Autosomal dominant polycystic kidney disease (ADPKD 1) is one of the most frequent inherited monogenic disorders, affecting 1 per 1000 of the European population. It is characterised by the formation and progressive enlargement of cysts in both kidneys that often lead to end stage renal failure. Other manifestations of the disease are hepatic cysts, cardiac valvular abnormalities, intracranial aneurysms, and hypertension. The penetrance of the disease depends on age and its expressivity is variable. Some patients have clinical symptoms in early childhood whereas others remain asymptomatic for many years.' ADPKD accounts for 9% of patients requiring haemodialysis or renal transplantation in Spain.2 Most of the ADPKD mutations have been mapped to the short arm of chromosome 16 in the region 16pl3.3, within a locus designated PKD1.34 PKD1 is linked to the cx globin gene cluster and is located on its proximal side. A dozen anonymous RFLP DNA markers have been developed and used to construct detailed genetic and physical maps of the region as well as to study ADPKD families.4-6 The analysis of recombinational events in the region have shown that PKD 1 is located within a region shorter than 750 kb between the loci D 16S 125 proximally and D16S259 distally.78 In a small number of families the mutations causing the disease have been shown to segre-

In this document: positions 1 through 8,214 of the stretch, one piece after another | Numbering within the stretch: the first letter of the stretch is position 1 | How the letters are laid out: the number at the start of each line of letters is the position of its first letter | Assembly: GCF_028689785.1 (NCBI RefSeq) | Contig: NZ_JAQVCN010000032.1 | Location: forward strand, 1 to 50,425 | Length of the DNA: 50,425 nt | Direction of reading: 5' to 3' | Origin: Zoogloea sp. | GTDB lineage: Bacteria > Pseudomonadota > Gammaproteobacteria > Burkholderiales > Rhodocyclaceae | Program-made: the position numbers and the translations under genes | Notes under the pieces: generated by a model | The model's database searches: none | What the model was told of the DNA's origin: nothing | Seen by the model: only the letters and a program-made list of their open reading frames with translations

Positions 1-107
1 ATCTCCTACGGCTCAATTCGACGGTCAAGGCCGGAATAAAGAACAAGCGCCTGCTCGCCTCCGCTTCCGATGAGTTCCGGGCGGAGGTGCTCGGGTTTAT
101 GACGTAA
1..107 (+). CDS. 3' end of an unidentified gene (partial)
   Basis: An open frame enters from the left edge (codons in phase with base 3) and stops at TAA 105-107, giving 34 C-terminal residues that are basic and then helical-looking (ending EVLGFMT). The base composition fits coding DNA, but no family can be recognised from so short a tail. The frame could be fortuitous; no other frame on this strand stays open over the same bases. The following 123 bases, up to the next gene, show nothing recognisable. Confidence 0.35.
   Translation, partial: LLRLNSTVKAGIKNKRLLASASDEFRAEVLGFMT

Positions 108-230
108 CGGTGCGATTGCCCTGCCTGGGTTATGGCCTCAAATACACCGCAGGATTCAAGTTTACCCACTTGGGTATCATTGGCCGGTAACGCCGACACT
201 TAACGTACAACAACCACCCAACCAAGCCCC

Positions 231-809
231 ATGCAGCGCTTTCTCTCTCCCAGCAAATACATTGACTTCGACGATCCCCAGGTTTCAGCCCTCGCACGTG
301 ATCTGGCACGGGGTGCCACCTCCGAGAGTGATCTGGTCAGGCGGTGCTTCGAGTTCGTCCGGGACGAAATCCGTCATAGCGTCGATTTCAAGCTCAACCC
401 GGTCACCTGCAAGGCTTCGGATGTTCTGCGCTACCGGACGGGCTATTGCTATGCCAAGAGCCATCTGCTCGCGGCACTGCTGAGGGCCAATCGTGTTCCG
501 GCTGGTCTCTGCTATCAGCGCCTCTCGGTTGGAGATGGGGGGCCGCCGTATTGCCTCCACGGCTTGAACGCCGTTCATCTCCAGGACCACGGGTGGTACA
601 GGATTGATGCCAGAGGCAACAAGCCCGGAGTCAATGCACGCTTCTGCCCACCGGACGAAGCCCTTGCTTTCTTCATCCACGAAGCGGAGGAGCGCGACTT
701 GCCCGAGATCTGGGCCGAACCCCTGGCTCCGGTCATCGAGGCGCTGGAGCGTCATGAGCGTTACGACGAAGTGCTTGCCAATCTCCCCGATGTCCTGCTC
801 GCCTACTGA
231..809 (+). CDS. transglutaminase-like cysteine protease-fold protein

gate independently of PKD 1 linked markers, indicating that, when altered, a gene(s) other than PKD 1 may produce ADPKD.9-" To evaluate the relative incidence of the alternative form of the disease in the Spanish population we have studied 31 unrelated ADPKD families with six polymorphic DNA markers flanking PKD 1. This study also provided the opportunity to confirm the location of PKD 1 with respect to those marker loci by linkage analysis.